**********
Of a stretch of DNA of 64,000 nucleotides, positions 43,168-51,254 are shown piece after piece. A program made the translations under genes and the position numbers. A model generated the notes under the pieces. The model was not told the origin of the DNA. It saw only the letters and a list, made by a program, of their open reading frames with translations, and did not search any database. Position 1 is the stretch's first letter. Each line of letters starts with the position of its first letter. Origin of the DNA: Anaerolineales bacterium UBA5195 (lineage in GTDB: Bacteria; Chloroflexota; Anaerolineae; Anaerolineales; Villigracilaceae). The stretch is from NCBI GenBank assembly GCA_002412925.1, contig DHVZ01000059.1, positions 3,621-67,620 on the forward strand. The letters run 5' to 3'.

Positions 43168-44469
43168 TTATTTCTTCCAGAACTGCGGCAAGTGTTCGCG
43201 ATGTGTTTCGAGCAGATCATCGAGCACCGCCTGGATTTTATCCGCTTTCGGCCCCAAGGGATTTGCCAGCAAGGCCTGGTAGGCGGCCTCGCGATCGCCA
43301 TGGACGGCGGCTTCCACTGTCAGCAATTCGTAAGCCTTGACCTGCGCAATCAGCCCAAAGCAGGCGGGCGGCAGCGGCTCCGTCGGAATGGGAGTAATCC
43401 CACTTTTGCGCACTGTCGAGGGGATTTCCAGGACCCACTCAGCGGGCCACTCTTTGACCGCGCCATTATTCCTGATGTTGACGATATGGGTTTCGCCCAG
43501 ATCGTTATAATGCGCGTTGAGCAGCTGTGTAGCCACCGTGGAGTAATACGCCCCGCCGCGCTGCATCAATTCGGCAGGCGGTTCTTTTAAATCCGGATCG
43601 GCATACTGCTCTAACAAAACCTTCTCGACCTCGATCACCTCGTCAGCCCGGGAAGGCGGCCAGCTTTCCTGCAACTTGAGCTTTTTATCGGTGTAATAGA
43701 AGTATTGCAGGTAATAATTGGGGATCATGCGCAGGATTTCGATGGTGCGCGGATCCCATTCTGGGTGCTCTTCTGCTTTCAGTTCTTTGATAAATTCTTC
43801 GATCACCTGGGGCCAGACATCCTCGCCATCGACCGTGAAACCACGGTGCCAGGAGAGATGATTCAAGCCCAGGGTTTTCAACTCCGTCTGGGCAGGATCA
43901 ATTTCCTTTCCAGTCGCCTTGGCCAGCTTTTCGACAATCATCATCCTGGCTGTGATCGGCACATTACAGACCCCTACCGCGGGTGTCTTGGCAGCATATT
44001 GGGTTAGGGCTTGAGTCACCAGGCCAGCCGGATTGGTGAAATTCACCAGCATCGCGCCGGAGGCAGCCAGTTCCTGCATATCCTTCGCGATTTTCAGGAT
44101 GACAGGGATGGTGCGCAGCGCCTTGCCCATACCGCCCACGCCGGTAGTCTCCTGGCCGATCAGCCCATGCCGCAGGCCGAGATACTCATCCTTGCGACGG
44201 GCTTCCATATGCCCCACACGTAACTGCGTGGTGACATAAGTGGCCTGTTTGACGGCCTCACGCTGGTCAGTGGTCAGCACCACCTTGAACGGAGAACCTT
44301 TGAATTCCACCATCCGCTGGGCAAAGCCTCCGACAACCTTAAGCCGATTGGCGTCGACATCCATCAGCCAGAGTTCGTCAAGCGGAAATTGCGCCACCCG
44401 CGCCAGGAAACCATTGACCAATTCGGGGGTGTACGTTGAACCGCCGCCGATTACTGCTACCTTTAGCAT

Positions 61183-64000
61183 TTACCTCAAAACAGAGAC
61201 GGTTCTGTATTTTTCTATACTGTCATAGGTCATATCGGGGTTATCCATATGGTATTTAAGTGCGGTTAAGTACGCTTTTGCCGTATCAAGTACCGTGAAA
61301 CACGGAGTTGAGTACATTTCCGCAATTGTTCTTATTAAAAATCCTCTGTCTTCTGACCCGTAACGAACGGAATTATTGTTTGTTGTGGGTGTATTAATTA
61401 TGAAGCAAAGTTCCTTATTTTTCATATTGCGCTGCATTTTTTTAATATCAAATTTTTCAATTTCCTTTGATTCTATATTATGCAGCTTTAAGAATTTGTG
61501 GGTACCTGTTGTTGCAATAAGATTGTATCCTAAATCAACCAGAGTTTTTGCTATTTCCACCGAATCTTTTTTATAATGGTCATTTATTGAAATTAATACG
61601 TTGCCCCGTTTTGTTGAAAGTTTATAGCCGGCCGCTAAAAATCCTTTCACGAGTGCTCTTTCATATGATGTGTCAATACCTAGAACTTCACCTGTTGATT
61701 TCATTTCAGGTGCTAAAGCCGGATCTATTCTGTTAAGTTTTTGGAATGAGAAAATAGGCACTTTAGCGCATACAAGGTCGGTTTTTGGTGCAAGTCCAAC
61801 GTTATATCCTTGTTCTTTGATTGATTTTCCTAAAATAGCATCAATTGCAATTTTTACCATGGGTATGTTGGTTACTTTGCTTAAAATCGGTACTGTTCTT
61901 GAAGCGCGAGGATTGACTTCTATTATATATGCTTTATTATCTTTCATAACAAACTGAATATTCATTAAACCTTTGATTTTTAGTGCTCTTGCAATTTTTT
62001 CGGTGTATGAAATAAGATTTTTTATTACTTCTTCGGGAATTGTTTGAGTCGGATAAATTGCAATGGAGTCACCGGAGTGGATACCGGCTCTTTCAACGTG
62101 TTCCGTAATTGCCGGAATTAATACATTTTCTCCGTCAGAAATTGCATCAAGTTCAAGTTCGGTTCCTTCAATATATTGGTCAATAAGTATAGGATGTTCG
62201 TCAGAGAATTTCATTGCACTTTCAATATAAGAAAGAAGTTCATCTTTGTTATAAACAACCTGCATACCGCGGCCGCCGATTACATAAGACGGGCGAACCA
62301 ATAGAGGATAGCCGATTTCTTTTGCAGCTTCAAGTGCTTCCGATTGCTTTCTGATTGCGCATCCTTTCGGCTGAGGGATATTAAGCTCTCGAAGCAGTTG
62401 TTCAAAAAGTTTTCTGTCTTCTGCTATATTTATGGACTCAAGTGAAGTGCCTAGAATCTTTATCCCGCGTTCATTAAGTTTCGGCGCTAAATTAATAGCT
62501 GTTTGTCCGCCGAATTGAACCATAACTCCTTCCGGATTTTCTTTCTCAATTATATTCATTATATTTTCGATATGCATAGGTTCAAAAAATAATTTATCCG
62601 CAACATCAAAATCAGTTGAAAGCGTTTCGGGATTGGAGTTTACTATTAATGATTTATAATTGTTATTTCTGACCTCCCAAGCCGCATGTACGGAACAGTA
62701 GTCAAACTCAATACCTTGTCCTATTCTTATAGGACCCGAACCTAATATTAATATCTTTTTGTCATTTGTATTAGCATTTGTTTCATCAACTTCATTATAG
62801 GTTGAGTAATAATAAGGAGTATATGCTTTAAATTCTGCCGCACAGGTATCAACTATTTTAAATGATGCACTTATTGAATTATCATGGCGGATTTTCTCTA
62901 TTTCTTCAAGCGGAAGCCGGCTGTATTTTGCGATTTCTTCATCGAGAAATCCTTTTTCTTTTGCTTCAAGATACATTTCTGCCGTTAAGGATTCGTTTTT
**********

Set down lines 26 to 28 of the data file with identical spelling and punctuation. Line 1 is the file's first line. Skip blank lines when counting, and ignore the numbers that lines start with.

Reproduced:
61901 GAAGCGCGAGGATTGACTTCTATTATATATGCTTTATTATCTTTCATAACAAACTGAATATTCATTAAACCTTTGATTTTTAGTGCTCTTGCAATTTTTT
62001 CGGTGTATGAAATAAGATTTTTTATTACTTCTTCGGGAATTGTTTGAGTCGGATAAATTGCAATGGAGTCACCGGAGTGGATACCGGCTCTTTCAACGTG
62101 TTCCGTAATTGCCGGAATTAATACATTTTCTCCGTCAGAAATTGCATCAAGTTCAAGTTCGGTTCCTTCAATATATTGGTCAATAAGTATAGGATGTTCG